The great coastal cities of western Norway were also founded on the wealth of the sea: Kristiansund on cod, for example, and Ålesund on herring. Today Ålesund is known for its magnificent Jugend (Art Nouveau) architecture, while nearby Molde is the city of jazz festivals and roses. Norway’s second largest city, the Hanseatic city of Bergen, is the gateway to the fjords and the birthplace of composer Edvard Grieg. Attractions include the picturesque market square (Bryggen), a thriving open-air fish market, and a funicular (Floibanen) to the top of Mount Fløyen.

To the south is Stavanger, the Norwegian oil capital, which boasts the largest area of old wooden houses in Europe. Many of the white-painted buildings and cobbled lanesdate back to the time of sailing vessels. At the sardine canning museum you can taste the freshly smoked product straight from the oven. An impressive Petroleum Museum is a more recent attraction.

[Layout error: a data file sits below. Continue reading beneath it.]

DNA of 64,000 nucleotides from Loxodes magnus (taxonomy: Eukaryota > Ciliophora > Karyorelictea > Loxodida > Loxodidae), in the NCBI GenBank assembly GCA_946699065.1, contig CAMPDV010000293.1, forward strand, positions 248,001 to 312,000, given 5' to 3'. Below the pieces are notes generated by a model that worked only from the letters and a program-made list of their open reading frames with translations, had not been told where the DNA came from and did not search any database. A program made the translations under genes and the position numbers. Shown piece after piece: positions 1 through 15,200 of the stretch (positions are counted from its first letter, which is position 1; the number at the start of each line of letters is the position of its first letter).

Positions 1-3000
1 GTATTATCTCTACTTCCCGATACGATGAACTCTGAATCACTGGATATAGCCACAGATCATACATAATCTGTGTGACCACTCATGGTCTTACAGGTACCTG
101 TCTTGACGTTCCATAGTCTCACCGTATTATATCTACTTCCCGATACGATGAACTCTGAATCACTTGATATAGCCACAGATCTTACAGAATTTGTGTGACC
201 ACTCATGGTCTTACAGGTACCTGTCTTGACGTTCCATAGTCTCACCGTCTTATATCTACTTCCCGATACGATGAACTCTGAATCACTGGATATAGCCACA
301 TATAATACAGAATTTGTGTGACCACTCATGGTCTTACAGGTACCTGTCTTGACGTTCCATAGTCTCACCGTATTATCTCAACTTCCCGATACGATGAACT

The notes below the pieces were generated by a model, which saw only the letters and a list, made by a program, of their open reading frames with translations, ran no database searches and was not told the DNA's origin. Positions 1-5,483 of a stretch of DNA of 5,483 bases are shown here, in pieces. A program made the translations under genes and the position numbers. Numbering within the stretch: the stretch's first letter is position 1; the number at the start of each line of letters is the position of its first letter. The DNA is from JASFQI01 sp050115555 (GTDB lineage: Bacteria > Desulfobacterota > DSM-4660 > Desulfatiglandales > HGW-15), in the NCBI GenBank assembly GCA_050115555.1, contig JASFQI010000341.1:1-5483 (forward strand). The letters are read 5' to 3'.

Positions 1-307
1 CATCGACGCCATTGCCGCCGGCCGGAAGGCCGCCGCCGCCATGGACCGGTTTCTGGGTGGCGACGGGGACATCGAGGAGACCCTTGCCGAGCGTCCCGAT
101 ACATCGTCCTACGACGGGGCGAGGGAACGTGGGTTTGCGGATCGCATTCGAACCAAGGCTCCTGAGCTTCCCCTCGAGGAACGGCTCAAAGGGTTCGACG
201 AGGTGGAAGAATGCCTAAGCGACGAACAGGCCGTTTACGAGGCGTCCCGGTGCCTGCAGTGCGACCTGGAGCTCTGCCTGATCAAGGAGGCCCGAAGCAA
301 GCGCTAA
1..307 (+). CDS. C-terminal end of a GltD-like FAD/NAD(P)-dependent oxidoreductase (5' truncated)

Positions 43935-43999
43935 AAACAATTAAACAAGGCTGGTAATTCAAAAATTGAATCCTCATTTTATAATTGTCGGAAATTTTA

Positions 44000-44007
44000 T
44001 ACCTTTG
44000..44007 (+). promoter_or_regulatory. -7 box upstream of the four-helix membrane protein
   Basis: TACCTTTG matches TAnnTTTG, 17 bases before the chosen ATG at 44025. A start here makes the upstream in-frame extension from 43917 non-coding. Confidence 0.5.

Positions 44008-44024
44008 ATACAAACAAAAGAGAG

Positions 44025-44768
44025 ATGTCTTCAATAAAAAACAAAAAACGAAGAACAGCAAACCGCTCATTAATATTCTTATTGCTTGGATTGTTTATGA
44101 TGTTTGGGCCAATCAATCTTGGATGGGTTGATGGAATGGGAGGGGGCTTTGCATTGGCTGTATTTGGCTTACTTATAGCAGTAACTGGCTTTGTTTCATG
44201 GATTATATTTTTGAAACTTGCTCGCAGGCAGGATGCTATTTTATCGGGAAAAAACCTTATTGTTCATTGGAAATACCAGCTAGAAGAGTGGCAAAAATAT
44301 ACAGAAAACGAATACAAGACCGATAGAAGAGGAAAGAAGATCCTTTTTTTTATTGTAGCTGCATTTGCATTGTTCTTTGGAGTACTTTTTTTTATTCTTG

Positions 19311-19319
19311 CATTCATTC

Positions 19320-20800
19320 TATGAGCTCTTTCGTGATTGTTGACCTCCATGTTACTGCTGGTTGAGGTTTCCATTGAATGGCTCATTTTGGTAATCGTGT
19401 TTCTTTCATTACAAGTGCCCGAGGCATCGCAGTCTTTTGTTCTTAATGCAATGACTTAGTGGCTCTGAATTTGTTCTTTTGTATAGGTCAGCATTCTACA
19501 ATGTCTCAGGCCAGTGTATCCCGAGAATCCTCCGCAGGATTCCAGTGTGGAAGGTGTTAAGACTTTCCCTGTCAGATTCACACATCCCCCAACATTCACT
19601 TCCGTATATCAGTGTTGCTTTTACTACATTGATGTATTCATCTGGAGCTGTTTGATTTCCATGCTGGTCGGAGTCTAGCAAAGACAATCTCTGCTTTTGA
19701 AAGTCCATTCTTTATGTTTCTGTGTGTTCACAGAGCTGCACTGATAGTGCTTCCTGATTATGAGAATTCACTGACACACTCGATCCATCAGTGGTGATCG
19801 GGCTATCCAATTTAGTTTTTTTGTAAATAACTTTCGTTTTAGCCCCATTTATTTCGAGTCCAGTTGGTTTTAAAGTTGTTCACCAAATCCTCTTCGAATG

Outside Stavanger, the coastal district of Jæren is an attractive stretch of long beaches, flat fields divided by stone fences and distinctive, low, white houses. The white city of Skudeneshavn on Karmøy island outside of Haugesund is another architectural gem. Karmøy is an idyllic choice for a holiday, offering stunning ocean views and excellent fishing.

There is no shortage of tour operators in western Norway offering anything from day trips to organized cycling or riding holidays, or rail travel combined with cruises and coach trips. Some package tours of 10 days or more take in a sampling of almost everything: fjords,valleys, mountains, lakes, national parks, cruises and some of the most spectacular railroad journeys in the world.